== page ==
In the late 19th century, Swedish chemist Svante Arrhenius calculated that burning fossil fuels will, over time, lead to a hotter Earth. Using the principles of physical chemistry, he estimated that increases in atmospheric carbon dioxide were responsible for the Earth’s increasing surface temperature — a phenomenon now known as the “greenhouse effect.”
On October 15, 1902, the Selma Morning Times printed a stark notice of Arrhenius’s research:
Hint to Coal Consumers. A Swedish professor, Svend Arrhenius, has evolved a new theory of the extinction of the human race. He holds that the combustion of coal by civilized man is gradually warming the atmosphere so that in the course of a few cycles of 10,000 years the earth will be baked in a temperature close to the boiling point. He bases his theory on the accumulation of carbonic acid in the atmosphere, which acts as a glass in concentrating and refracting the heat of the sun.
Clive Thompson writes in his article How 19th Century Scientists Predicted Global Warming:
Arrhenius began calculating how much heat would be trapped if levels of CO₂ and water vapor — “selective absorbers,” as he called them — changed. It was a grind. Arrhenius, as the historian Elisabeth Crawford writes, had to perform by hand “calculations estimated to have been between 10,000 and 100,000.” He spent all of 1895 hunched over his figures, and Arrhenius himself complained loudly about the “tedious” work to friends in letters, at one point miserably noting how it was “unbelievable that so trifling a matter has cost me a full year.”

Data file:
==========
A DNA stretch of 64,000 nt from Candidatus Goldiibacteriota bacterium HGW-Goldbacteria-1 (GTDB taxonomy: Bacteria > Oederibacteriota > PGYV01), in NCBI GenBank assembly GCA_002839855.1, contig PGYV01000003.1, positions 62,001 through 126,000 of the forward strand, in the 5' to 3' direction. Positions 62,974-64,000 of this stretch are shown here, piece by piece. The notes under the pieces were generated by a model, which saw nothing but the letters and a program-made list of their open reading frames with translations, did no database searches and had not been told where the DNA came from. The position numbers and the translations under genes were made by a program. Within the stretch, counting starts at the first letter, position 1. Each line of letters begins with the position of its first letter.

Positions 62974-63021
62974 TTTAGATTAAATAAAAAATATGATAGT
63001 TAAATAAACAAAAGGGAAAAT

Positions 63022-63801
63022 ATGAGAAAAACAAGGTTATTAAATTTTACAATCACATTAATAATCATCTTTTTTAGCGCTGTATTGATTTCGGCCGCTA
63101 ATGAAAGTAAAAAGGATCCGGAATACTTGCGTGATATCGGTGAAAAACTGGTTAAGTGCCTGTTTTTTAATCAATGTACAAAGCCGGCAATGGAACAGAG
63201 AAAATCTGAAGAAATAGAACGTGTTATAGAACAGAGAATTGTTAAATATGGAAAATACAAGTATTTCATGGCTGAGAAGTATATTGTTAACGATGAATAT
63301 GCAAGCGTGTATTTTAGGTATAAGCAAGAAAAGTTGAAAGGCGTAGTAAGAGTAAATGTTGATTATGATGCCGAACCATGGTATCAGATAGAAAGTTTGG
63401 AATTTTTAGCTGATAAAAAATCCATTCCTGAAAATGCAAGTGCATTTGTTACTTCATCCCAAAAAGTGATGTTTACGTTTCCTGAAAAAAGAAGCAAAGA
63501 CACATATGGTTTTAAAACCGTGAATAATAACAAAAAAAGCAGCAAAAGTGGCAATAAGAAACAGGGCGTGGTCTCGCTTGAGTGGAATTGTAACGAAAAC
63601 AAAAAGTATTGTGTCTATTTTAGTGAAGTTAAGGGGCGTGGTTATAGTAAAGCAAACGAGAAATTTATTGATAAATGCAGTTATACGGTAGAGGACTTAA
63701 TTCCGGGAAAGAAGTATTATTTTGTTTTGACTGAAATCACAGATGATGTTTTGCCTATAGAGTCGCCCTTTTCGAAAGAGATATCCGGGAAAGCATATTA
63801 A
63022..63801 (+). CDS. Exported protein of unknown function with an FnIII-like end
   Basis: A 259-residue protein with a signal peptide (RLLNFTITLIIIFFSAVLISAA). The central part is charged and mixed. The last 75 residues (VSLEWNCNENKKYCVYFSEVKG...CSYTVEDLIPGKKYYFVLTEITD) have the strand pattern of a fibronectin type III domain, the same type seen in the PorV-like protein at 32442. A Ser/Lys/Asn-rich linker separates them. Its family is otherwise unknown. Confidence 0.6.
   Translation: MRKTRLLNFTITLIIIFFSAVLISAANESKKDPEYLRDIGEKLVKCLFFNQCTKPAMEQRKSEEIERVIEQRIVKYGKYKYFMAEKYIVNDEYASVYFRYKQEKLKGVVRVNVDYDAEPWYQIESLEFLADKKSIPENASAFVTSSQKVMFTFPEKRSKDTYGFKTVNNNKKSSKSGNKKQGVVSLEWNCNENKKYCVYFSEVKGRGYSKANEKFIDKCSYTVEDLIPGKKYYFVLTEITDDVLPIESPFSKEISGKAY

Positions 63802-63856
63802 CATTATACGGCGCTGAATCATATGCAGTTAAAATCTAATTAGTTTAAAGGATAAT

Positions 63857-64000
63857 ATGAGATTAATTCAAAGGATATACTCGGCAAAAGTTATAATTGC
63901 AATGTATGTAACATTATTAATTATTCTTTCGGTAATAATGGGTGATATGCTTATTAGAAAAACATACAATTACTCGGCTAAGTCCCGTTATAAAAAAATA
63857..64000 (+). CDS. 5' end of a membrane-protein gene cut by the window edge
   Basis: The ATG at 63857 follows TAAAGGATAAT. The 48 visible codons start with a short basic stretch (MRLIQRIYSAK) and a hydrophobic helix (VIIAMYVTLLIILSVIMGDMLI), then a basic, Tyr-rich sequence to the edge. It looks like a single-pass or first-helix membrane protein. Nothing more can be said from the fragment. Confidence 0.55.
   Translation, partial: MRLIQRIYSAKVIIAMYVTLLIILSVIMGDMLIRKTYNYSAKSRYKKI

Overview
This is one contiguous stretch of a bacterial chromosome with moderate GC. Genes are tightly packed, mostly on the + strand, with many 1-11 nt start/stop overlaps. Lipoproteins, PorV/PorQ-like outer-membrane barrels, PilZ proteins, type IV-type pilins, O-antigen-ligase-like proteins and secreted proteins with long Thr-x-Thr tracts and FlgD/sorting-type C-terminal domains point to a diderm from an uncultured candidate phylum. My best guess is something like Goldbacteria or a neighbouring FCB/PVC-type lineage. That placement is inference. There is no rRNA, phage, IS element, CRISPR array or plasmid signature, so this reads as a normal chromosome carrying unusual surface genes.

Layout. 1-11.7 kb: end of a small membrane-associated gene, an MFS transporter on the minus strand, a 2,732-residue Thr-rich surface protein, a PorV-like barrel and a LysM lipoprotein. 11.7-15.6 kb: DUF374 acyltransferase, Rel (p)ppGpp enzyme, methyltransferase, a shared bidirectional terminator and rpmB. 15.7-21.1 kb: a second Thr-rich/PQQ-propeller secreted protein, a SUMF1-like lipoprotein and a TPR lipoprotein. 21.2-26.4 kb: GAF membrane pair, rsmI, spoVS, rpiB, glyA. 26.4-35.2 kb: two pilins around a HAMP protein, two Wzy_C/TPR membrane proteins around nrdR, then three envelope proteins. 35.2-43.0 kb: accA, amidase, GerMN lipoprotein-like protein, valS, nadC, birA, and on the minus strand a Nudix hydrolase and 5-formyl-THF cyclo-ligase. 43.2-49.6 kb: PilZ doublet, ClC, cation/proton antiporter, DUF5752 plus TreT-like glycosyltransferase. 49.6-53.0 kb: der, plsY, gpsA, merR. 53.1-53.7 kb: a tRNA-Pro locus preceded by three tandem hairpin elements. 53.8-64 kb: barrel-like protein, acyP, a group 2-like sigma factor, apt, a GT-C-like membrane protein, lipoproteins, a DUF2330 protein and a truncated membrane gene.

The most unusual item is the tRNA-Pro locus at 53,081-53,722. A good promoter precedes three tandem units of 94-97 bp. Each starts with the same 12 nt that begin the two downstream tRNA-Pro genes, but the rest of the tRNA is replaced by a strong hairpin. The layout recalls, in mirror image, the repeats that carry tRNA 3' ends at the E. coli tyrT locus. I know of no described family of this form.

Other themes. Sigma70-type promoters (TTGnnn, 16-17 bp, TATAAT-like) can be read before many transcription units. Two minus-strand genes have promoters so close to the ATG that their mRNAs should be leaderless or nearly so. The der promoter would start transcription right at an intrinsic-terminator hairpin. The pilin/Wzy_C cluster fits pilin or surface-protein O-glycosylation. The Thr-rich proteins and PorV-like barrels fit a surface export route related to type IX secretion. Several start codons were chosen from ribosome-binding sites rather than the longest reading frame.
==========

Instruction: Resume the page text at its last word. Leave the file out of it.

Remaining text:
When he was done, he made a striking prediction: If you doubled the amount of CO₂ in the atmosphere, it would raise the world’s temperature by 5 to 6 degrees Celsius.
Remarkably, that analysis holds up pretty well today, even in an age where climate analysis involves far more information and variables and are crunched by cloud supercomputers. Despite having done his work by hand, using data that even he regarded as woefully inadequate, Arrhenius reached “a conclusion that millions of dollars worth of research over the ensuing century hardly changed at all,” as Isabel Hilton wrote in 2008. The era of modern climate modeling was born. Read more.
Arrhenius received the Nobel Prize for Chemistry in 1903, was the first Swedish Nobel laureate, and served as director of the Nobel Institute from 1905 until his death in 1927. Learn more about his contributions to modern climate science in the paper “Svante Arrhenius and the Greenhouse Effect,” by Henning Rodhe, Robert Charison, and Elisabeth Crawford, published in the February 1997 issue of Ambio, commemorating the 100-year anniversary of Arrhenius’s landmark paper on the greenhouse effect.
This event is included on the Zinn Education Project’s Climate Crisis Timeline.